|« Goodbye to liberty||New York's top court highlights the meaninglessness and menace of the term 'terrorism' »|
With seven seconds left to go, there was no one to be seen on the ground. Bryant could still have diverted the missile at that point. Then it was down to three seconds. Bryant felt as if he had to count each individual pixel on the monitor. Suddenly a child walked around the corner, he says. Second zero was the moment in which Bryant’s digital world collided with the real one in a village between Baghlan and Mazar-e-Sharif. Bryant saw a flash on the screen: the explosion. Parts of the building collapsed. The child had disappeared. Bryant had a sick feeling in his stomach. “Did we just kill a kid?” he asked the man sitting next to him. “Yeah, I guess that was a kid,” the pilot replied. “Was that a kid?” they wrote into a chat window on the monitor. Then, someone they didn’t know answered, someone sitting in a military command center somewhere in the world who had observed theirattack. “No. That was a dog,” the person wrote. They reviewed the scene on video. A dog on two legs?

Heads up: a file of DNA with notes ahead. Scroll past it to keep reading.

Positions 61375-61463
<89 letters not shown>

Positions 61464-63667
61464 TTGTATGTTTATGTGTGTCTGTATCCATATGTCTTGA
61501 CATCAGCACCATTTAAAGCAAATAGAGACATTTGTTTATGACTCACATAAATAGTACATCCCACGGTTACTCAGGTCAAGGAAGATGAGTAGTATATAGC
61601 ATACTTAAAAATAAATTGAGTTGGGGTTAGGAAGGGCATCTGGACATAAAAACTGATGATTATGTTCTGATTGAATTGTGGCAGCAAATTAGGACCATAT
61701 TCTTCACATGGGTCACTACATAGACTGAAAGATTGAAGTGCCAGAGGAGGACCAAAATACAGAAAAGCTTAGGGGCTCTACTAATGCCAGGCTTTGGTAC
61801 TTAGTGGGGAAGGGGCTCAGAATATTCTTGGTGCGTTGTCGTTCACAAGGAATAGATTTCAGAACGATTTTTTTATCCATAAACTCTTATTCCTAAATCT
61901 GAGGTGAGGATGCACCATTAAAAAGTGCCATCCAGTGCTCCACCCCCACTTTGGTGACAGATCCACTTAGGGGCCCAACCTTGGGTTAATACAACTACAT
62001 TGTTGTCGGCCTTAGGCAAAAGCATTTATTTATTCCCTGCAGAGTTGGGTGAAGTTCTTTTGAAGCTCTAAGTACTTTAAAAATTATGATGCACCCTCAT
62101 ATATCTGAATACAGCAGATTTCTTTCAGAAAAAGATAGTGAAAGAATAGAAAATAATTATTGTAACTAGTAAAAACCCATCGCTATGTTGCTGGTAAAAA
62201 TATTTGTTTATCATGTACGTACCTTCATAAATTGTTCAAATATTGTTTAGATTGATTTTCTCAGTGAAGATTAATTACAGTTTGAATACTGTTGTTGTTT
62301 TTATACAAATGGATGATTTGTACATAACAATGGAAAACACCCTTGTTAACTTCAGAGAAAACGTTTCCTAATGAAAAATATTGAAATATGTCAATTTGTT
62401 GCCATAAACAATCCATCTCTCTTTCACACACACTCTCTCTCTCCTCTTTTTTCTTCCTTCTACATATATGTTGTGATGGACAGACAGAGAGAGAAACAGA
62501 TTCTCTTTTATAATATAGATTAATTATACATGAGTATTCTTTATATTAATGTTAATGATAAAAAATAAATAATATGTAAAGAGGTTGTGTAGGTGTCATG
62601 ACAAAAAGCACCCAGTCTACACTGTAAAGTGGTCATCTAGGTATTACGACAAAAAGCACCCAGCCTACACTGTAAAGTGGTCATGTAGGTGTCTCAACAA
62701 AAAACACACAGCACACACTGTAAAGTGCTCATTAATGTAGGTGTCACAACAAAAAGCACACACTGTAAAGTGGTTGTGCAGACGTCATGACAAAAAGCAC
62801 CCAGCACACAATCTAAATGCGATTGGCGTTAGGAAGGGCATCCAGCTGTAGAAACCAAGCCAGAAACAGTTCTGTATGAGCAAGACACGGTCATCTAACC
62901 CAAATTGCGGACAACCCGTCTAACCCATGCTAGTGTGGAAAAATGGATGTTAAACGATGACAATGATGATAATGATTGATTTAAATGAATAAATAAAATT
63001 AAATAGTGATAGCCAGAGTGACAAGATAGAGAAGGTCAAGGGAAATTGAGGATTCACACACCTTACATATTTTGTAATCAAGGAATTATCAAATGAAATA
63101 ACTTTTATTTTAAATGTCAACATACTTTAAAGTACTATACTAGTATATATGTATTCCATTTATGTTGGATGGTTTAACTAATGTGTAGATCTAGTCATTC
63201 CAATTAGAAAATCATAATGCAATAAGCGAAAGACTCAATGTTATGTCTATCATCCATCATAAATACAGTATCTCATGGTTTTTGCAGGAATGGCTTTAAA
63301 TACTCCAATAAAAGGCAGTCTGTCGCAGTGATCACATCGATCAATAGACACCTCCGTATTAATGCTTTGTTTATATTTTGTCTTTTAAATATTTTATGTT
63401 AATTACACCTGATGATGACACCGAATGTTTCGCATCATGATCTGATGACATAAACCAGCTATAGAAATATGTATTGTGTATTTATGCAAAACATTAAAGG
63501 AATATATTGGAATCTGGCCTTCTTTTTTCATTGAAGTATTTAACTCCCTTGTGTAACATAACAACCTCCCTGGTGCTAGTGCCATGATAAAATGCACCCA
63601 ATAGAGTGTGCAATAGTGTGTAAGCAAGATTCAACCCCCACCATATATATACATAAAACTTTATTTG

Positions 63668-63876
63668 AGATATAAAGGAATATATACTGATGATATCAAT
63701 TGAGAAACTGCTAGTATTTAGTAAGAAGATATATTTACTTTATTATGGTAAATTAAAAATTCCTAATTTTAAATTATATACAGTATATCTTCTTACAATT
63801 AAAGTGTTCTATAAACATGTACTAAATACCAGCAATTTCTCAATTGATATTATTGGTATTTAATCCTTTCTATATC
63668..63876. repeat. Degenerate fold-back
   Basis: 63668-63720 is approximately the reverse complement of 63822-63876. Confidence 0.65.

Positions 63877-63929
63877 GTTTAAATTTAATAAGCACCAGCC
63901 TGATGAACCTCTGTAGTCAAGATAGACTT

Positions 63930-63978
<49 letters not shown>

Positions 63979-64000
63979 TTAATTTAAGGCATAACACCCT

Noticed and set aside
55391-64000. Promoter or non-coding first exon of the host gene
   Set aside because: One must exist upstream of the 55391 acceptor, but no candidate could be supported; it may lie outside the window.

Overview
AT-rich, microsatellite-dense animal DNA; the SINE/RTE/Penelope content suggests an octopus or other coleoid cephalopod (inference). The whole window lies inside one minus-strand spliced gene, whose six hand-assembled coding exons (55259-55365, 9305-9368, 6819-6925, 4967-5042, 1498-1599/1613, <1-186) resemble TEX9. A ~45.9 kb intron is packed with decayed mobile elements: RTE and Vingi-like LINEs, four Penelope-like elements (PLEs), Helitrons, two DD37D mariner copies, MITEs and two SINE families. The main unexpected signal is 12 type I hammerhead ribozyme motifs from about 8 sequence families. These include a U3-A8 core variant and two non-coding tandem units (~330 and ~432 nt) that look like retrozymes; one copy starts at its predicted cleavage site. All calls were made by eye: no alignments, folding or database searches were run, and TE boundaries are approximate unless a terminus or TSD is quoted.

Your donation helps provide a place for people to speak out.
Not tax deductible. firstname.lastname@example.org
|Search the Site||Search the Internet|
|<< <||> >>|
| Thepeoplesvoice.org is
conducting a fund drive. We need your help. This is one of a
handful of sites that provides people with a place to speak out. We
post news, videos, take action issues, book reviews, past news items, and
send out a weekly newsletter. We have no agenda, no special interest. We are dedicated to positive change through an informed
public. If you find the contents of the site useful and entertaining please consider making a
(Not tax deductible)